A lesser-known provision of Taft-Hartley allowed employers exclusive control of pension funds. It made union control a federal crime. The reason: workers, led by John L. Lewis, head of the United Mine Workers of America, were buying up company stock. If you own enough stock, you can call the shots, especially when the boss wants to export your job to Mexico or Bangladesh.

The roots of the Enron meltdown and the destruction of the life savings of so many lay in the union-busting laws of the 1947-48 congress. They did so much damage that Truman was able to run against a "do-nothing congress" in 1948 to win the biggest come-from-behind upset in U.S. presidential history.

All of the calls for pension plan reform, especially Dubya's, fall far short of the mark. Companies should have no ability to manipulate and loot workers' retirement nest eggs. But in the past 20 years, pirating of "overfunded" pension plans has allowed corporate raiders like Marc Rich to get obscenely richer and live the fat life, immune from justice.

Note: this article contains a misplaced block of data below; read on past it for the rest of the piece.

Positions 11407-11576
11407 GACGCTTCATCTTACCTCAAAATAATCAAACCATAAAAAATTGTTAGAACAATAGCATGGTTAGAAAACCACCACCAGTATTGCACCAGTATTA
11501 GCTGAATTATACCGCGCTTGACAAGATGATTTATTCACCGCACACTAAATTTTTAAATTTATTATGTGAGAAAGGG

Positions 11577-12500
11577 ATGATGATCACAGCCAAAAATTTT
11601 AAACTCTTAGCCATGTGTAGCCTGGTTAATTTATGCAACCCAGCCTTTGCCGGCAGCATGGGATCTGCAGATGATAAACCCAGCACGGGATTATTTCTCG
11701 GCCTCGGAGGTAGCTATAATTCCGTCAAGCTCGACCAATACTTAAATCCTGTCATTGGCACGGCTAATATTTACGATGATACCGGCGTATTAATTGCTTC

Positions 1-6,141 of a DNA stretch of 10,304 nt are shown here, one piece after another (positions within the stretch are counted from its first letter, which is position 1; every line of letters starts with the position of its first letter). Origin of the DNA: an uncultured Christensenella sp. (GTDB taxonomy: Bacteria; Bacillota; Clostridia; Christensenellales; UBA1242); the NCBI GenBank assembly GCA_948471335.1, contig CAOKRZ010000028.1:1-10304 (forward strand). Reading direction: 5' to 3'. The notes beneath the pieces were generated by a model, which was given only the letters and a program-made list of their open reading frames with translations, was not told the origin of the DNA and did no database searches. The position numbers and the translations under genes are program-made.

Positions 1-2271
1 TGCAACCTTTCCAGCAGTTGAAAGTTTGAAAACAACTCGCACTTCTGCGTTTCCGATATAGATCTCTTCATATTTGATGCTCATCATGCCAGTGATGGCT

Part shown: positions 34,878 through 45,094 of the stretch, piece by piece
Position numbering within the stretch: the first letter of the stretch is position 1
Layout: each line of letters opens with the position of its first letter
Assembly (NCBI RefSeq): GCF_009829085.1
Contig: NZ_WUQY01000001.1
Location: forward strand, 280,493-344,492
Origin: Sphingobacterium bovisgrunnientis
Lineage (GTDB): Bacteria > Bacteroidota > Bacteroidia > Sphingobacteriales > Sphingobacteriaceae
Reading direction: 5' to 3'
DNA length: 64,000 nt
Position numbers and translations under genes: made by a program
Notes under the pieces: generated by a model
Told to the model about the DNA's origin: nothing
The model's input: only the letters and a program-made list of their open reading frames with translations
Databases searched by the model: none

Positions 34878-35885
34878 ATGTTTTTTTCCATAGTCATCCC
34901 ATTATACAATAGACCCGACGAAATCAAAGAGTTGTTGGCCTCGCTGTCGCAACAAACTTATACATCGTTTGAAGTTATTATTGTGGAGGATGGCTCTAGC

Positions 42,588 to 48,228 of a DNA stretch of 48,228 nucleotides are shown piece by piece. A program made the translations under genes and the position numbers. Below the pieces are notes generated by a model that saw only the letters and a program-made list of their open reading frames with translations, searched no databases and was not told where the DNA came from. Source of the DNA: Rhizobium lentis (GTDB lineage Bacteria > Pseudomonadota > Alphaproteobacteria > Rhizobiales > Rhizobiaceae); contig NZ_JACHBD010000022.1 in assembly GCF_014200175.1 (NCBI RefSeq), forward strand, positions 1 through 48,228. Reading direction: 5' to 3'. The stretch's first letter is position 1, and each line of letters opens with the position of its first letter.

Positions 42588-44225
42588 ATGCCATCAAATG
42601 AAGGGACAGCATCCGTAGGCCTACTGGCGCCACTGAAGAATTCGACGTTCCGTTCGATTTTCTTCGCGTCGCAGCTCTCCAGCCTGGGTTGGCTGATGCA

It's thus ironic and laughable that Dubya offers baby-step non-reforms to pension plunder while at the same time calling for privatization of Social Security so that workers can have some degree of control over their government-vested pension plan, the only one that's safe.

And if you're angry about your power bill, Enron had a lot to do with that, too. (Go to the Energy Crisis War Room which contains several enraging items.)

SHOW UP, DAMMIT — in Sparks at Mendive Middle School for the SPP rate hike consumer hearings, 6:00 p.m. Monday...Before the Reno City Council, which will decide Tuesday whether or not to appeal Judge Steve Kosach's decision allowing a northwest Reno Wal-Mart big box...To Casale's Halfway (between Sparks and Reno) Club on E. Fourth Street for legendary ravioli chef Inez Stempeck's 75th birthday celebration all this week.

I like the antiques at Casale's, especially the last remaining "Union Shop" sign behind any bar in northern Nevada.

Be well. Raise hell. | U-News | C.O.P. | Sen. Joe Neal

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Copyright © 2002, 2005 Andrew Barbano

Andrew Barbano is a 33-year Nevadan, a member Communications Workers of America Local 9413 and editor of and He hosts Deciding Factors on several Nevada television stations. Barbwire by Barbano has originated in the Daily Sparks (Nev.)Tribune since 1988.